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See Purdue’s new ag building through a kid’s eyesSee Purdue’s new ag building through a kid’s eyes

Commentary: Here’s a slideshow of what interested a 12-year-old on a tour through Purdue’s Agricultural and Biological Engineering Building.

Tom J Bechman 1

May 19, 2022

8 Slides

Our grandson Graham is a typical sixth grader. When my wife, Carla, and I drove along the outskirts of Purdue University recently, on our way to pick out potential 4-H lambs, Graham got excited when he realized he was looking at the edge of campus.

“Where would I live if I go to school there, Grandma? Do I have to pay for my electricity?” he asked.

“They have dorms where you can live,” Carla answered. “You pay one fee, and they cover electricity and heat.”

“Does it cost to go to school there, too?”

“Yes, Graham, it’s called tuition. Right now, it’s about $10,000 per year.”

“Oh, wow, that’s a lot of money!”

“That’s why we encourage you to keep your grades up, so you can get scholarships.”

“What’s a scholarship?”

“People who believe in you provide some money to help you get started. But you will need lots of money on your own. Grandpa is going to see a new building there during your spring break. It’s an ag engineering building, with tractors and engines. Would you like to go?”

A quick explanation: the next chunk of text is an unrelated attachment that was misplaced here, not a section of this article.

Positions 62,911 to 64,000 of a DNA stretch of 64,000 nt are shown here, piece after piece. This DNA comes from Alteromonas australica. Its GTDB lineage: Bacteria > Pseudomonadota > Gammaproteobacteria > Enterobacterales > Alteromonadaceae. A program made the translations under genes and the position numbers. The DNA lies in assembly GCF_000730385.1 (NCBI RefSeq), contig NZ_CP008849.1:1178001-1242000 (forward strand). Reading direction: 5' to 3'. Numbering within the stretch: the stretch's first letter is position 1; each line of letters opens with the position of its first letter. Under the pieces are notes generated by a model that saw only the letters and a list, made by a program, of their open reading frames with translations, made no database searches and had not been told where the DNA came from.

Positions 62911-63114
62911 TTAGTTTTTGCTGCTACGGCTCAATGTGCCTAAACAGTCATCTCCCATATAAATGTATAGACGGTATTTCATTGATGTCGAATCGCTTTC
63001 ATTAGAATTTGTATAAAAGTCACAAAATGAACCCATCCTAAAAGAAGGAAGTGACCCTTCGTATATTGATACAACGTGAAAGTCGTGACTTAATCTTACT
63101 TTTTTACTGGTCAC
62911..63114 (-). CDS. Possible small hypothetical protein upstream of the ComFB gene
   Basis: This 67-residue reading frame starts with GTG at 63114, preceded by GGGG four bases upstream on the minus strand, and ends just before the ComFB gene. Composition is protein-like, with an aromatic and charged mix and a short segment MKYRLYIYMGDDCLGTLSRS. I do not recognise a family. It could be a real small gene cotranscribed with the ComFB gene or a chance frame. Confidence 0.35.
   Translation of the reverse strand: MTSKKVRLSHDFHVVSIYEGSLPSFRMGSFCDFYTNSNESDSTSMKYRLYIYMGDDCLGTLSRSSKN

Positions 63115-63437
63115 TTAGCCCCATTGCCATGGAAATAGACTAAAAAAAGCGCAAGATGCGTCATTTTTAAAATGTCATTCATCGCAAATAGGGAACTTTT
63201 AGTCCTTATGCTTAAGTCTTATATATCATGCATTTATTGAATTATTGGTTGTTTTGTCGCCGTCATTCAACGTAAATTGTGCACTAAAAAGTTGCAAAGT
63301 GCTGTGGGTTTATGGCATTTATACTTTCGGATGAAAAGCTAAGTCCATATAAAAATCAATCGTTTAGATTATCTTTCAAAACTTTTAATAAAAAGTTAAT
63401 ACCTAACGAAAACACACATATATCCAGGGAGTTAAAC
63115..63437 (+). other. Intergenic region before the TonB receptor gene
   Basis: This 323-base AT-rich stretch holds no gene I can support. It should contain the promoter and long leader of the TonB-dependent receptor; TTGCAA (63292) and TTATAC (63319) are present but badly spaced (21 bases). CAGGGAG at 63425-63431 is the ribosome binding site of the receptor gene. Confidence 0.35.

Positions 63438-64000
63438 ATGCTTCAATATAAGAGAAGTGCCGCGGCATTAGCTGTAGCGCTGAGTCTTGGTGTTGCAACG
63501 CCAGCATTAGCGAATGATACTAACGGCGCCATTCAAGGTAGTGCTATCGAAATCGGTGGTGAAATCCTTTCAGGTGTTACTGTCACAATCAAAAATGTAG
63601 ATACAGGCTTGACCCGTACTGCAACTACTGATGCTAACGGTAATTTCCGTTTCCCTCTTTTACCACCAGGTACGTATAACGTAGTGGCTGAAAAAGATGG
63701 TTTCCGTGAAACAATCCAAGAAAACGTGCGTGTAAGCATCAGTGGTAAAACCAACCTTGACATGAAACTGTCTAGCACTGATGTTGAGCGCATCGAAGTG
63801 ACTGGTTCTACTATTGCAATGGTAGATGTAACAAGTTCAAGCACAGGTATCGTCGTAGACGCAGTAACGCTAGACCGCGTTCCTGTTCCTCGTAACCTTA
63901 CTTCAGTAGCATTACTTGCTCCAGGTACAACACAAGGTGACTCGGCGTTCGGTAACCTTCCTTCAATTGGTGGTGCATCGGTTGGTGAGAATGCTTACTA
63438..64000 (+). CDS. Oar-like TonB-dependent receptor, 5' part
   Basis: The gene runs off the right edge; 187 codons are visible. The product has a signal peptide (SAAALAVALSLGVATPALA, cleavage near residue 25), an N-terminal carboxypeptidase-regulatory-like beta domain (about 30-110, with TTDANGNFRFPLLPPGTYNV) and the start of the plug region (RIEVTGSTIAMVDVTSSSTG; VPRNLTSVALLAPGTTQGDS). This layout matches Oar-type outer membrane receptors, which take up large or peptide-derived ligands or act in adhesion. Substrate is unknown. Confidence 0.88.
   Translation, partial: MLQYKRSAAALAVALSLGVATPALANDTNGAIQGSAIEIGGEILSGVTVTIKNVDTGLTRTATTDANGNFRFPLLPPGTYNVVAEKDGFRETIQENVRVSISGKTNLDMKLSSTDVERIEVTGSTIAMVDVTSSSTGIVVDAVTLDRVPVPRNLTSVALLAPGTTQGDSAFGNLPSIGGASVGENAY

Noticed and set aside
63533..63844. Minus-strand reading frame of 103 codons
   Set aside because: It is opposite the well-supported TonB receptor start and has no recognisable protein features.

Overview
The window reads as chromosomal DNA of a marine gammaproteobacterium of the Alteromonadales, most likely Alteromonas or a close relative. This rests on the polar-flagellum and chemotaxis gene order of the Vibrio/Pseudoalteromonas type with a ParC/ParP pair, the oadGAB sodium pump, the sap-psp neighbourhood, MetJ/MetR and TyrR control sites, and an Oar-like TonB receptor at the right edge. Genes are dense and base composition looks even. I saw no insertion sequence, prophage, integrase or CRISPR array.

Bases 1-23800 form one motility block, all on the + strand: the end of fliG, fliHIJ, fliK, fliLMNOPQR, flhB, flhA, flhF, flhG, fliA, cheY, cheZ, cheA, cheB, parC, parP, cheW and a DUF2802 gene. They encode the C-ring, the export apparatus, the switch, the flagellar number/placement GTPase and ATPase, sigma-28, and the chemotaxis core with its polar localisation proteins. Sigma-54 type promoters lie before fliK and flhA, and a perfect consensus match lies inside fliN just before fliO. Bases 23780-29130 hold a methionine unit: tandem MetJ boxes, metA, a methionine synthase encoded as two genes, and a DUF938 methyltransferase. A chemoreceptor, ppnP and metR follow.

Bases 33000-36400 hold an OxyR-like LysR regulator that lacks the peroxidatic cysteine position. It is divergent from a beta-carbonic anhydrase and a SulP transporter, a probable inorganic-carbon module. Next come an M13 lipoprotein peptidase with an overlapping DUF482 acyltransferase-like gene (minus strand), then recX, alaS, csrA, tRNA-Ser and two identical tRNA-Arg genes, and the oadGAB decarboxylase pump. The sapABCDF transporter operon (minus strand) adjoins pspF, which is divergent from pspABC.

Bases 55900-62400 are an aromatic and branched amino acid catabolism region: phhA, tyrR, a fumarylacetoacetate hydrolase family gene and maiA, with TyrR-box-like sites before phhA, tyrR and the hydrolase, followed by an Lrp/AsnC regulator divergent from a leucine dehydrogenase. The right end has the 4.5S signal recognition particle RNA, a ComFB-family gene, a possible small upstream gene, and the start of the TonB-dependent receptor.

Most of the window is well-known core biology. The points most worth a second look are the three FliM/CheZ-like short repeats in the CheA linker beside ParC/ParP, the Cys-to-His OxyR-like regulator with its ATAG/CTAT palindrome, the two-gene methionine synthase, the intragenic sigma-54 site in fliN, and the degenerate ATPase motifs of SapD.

“Yes, that would be cool!”

Personal tour

That’s why Graham accompanied me to meet Bill Field, a Purdue Extension ag safety specialist, who took us on a tour through the new Agricultural and Biological Engineering Building. In this final article in the three-part series, take the tour through a 12-year-old’s eyes. All you need to know is that Graham is into tractors, computers — anything with engines, and the more technology the better.

Here’s a snippet of conversation near the end of the tour:

“Well, do you think you would like to come here to school, Graham?” Bill asked.

“Yes, it looks exciting,” Graham answered. “I want to study about robots and food science, too.”

His Aunt Allison has a bachelor’s in food science from Purdue and a doctorate from the University of Georgia, so he might be a little biased. His ears also perked up when he met Martin Okos on the tour. Okos specializes in food safety and told Graham about working with undergraduate students on projects related to food.

The building was a hit in Graham’s book, but standing outside, saying goodbye to Bill, Graham spotted his highlight of the day.

“Look, it’s one of the food shuttles!” Graham exclaimed. He looked intently at a Starship Delivery robot coming to rest on a sidewalk.

“Yes, and watch, someone will come out and get their lunch,” Bill said.

Sure enough, in a couple of minutes, a young woman walked out and retrieved lunch.

“Wow! That’s super cool!” Graham said.

OK, maybe wanting to study robots and food has nothing to do with Aunt Allison!

About the Author(s)

Tom J Bechman 1

Editor, Indiana Prairie Farmer

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